Friday, 11 July 2008

1930: 10 minute Relaxation Response meditation followed by Matthew 8-10.

Matthew 8 largely deals with Yeshua healing people according to their faith. Greatest of these was the Roman centurion, who knew that Yeshua could heal his son without even visiting the centurion’s house. Interestingly, in Lamsa’s translation, he describes “two lunatics” rather than “two men possessed by demons”–and the lunatics attack a herd of swine before Yeshua can heal them. This is why he is not allowed into the next city.

Matthew 8:26- Jesus said to them, Why are you fearful, O you of little faith? Then he got up and rebuked the wind and the sea, and there was a great calm.

It should be noted that this was a miracle commonly ascribed to students of the Mysteries in the ancient world. Pythagoras (yes, the triangle guy), who brought the Egyptian mysteries to Greece, was also said to be able to do this.

In Matthew 9, we have:

3 Some of the scribes said among themselves, This man blasphemes.
4 But Jesus knew their thoughts; so he said to them, Why do you think evil in your hearts?

If more church-goers thought about this verse, I might have found myself in a more main-stream congregation!

Matthew 10 is fairly straight-forward admonitions by Yeshua to his followers on how to live while spreading his teachings. I noted that where before, when addressing crowds, he admonished not to resist evil. Here he tells his disciples that he brings not peace, but the sword–and to knock the dust from their sandals when leaving any place that did not accept them, so that that place would meet harsh penalties on the Day of Judgement.

Published by Little-Known Blogger

I spent the first years of my life in a trailer park outside of a tiny town in rural Missouri. I grew up to be a long-haired, gun-hating, military-hating, Presbyterian super-liberal. Well, perhaps the “growing up” happened later. While in high school, I was on the cross-country and wrestling teams, and actually won my weight-class in a State powerlifting competition. I went on to attend college on a Bright Flight scholarship, where I promptly became an atheist. I trained for a few years in Shotokan karate and Cheng-system taijiquan before training in my first real martial art, Hwarang-Do, under the late Franklin Fowlkes (later the Founder and Grandmaster of the Five Elements Martial Arts System). I married an older Taiwanese woman my junior year, got divorced in short order, and dropped out of college. After completing my AA in Psychology, I decided I needed a complete change of scenery and joined the U.S. Marine Corps (having early been assured that there was no way that a skinny liberal like me would ever survive Boot Camp). Contrary to what the Hipster Zombies will tell you, this did not “brainwash me into being a Conservative”. Instead, it made me a very unhappy, short-haired liberal, surrounded by guns and the military. However, I spent my whole contract (after schools) on the island of Okinawa, where I was exposed to points of view not dominated by the American liberal media. During this time, I taught ESL classes as a side-job, trained under some of the highest-ranking masters of karate on Okinawa, and discovered the practice of Buddhism. I also spent some time in Korea, where I got to train in hapkido. It was during this period that I came gradually to realize how stupid and evil American liberalism actually is. This was partly due to my Military Police command sending me to Small Arms Instructor school, which gave me more exposure to guns than I could ever have imagined—thus negating my idiotic liberal distaste for them. After the active-duty portion of my Marine Corps contract was over, I worked several jobs, from security contracts to operating a forklift in a warehouse. In 2002, however, when the invasion of Iraq was getting under way, I signed up with the Missouri Army National Guard, and have remained with them since, continuing as a Military Policeman. I am also full-time corrections officer, a member of the Anglican Church, and at one time was an Instructor Candidate in Dekiti-Tirsia Serradas Kali (until my instructor moved away). My hobbies (beyond blogging) include strength training, shooting sports, martial arts, creating digital art, and being a huge science and science-fiction geek.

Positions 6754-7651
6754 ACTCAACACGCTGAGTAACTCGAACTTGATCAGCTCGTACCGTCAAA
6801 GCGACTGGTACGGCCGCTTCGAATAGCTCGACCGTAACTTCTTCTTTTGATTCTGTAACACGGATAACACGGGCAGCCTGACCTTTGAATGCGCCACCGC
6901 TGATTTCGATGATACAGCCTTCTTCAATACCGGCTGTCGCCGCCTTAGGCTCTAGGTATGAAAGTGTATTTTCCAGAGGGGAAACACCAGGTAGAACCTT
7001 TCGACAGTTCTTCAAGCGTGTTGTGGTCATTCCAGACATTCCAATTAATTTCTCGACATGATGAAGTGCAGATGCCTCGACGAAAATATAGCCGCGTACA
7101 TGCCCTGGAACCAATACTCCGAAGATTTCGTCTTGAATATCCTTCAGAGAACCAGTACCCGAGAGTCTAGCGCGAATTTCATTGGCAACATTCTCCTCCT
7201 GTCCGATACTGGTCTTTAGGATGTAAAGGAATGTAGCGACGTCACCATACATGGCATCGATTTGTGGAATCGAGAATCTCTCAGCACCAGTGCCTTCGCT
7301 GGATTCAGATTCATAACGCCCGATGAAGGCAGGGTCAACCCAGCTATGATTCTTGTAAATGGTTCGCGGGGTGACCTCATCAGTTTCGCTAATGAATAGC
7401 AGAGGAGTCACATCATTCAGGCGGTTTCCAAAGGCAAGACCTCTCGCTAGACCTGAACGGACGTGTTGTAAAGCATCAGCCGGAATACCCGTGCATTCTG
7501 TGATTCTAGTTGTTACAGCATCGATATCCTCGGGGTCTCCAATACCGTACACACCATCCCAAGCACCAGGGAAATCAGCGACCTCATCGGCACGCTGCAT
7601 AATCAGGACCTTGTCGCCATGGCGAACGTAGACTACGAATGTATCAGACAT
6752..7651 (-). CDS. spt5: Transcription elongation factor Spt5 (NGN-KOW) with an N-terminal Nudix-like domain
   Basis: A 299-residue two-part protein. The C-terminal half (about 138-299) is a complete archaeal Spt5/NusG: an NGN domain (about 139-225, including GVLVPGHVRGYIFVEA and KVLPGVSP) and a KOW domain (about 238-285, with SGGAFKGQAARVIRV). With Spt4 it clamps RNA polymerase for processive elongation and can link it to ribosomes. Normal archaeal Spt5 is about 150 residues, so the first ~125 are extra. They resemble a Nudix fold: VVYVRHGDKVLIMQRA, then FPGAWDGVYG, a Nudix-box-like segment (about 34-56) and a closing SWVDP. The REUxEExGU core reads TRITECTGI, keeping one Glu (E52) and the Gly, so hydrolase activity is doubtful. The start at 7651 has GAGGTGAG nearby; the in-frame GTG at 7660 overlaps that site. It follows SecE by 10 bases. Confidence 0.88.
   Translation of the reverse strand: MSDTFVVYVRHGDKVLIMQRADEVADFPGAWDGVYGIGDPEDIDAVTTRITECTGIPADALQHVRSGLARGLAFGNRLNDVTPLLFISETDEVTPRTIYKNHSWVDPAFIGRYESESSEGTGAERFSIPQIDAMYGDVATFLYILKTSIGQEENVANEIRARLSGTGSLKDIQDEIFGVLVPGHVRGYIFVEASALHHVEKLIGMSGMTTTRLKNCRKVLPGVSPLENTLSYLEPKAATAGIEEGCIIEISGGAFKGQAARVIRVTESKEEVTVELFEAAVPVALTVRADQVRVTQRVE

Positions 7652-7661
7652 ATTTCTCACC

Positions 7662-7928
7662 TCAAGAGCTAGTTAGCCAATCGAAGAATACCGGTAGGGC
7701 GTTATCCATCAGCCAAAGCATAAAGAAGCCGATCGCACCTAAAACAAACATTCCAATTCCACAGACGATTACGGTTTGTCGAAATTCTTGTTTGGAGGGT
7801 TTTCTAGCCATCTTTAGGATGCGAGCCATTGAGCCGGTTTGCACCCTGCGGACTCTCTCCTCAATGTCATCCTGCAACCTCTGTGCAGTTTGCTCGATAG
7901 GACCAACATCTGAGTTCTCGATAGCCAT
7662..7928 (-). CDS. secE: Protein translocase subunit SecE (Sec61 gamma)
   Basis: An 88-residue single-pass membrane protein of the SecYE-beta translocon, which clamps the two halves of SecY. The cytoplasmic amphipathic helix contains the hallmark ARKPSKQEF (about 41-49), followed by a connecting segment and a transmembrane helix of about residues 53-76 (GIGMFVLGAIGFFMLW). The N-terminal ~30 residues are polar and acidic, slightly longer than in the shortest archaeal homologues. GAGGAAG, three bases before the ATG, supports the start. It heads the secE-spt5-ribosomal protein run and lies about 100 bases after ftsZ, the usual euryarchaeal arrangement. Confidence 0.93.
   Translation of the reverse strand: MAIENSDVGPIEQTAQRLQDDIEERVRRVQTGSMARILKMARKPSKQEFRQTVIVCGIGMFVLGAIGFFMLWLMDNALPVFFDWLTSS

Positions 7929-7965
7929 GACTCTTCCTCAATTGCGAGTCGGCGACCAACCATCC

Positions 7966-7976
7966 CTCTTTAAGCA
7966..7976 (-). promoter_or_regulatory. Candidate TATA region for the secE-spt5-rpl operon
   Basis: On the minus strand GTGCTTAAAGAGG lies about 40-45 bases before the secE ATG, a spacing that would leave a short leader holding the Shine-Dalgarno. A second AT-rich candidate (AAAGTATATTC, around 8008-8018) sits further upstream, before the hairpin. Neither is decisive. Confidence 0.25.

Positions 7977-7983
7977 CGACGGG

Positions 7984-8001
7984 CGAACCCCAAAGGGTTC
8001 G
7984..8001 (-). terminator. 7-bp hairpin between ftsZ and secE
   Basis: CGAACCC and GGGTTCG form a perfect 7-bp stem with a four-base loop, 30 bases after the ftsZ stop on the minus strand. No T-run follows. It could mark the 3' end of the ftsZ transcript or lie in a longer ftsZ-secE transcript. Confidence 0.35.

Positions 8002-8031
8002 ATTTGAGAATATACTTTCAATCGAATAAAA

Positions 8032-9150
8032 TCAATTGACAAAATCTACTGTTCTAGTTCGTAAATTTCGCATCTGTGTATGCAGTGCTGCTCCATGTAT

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4 Comments

  1. Yep, Pythagoras–who was born about 570 BC–was said to have performed many miracles. Stopping the wind with a word, talking to animals, and being in two places at the same time among them.Pythagoras studied the Mystery traditions of Ancient Egypt, and brought them to Greece. These traditions were the original source of the practice of baptism. As Greek culture spread throughout the ancient world, the traditions of these baptismal practices were picked up by a first-century BC group of Jewish mystics called “Essenes.” The word “Essene” was translated as “Baptist” in the KJV, hence, “John the Baptist.”Jesus was doing something that was right by God–but the scribes didn’t understand it, and thus assumed that it was blasphemy. I practice mystical traditions for the purpose of participating more fully in the presence of God–but most Christians are not familiar with such, and thus assume that I am blaspheming.

  2. A comment, about your statement on Matt 9:3-4. Remember that not all church attendees, or even leaders, are perfect; even Paul in I Corinthians comments about our [including his] imperfect knowledge. In fact, it is the imperfection of all people that necessitates Christ’s grace for salvation. This is the same reason we cannot achieve salvation on our own, through our actions in this world.

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